A good end cannot sanctify evil means; nor must we ever do evil, that good may come of it... We are too ready to retaliate, rather than forgive... And yet we could hurt no man that we believe loves us. Let us try then what love will do: for if men did once see we love them, we should soon find they would not harm us. Force may subdue, but Love gains: and he that forgives first, wins the laurel.
William Penn

Be patterns, be examples in all countries, places, islands, nations wherever you come; that your carriage and life may preach among all sorts of people, and to them; then you will come to walk cheerfully over the world, answering that of God in everyone...
George Fox

Saturday, April 13, 2013

The Desert Highway from Ismailia to Cairo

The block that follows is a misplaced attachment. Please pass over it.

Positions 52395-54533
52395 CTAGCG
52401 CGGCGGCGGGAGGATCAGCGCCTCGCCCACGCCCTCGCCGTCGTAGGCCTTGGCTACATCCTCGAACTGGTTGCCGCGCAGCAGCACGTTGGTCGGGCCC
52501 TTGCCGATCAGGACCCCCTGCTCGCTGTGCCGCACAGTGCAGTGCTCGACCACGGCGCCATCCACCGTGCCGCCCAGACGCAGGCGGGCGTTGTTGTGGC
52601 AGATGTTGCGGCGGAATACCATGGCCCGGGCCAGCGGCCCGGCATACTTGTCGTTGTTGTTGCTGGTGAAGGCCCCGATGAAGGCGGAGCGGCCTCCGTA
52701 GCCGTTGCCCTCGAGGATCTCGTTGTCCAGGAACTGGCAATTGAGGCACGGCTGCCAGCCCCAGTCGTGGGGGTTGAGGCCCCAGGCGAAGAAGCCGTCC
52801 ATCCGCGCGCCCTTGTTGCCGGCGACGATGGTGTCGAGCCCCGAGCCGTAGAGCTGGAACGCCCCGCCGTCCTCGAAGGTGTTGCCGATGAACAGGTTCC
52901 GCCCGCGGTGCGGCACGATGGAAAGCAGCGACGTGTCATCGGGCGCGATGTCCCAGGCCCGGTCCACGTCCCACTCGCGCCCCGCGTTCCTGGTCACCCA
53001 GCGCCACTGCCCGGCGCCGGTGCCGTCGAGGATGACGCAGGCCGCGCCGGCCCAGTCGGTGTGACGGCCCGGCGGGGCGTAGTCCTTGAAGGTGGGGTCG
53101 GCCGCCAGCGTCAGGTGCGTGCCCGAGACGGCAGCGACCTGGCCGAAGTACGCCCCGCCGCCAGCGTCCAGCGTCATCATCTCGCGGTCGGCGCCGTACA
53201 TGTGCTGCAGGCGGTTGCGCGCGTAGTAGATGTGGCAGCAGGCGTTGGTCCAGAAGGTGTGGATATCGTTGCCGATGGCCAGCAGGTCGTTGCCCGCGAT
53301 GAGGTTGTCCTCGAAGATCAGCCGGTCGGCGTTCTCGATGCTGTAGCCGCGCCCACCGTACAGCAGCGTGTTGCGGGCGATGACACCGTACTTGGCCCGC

I'm on my way again down the desert highway from Ismailia to Cairo. It's hot, but not as hot as the south of France was last summer, so I am a bit fooled by the sun.  By the next day I am trying to cover my arms and face to keep from getting any more sunburned.
I am walking on the shoulder of the highway against traffic, and I frequently have to move onto the desert sand as the shoulder is often used as a lane. I also have to be careful of cars coming up from behind, as the shoulder is also sometimes used as a lane to drive against the flow of traffic. There are no rules here.
Up ahead I see a group of soldiers trying to wave someone down. Their jeep has broken down . Two cars pull over at the same time to help them, and sideswipe each other. They careen a bit, both cars out of control, and my eyes widen as I am in their path. I jump off of the road, just in case, but I am a good 20 meters away from where the cars come to a stop. The car owners exit their vehicles and yell and scream at each other while the soldiers run to them. I saunter past the scene, turn back when I see a fight is about to break out, then continue again down the highway. The soldiers are doing a good job of holding back the two drivers without me.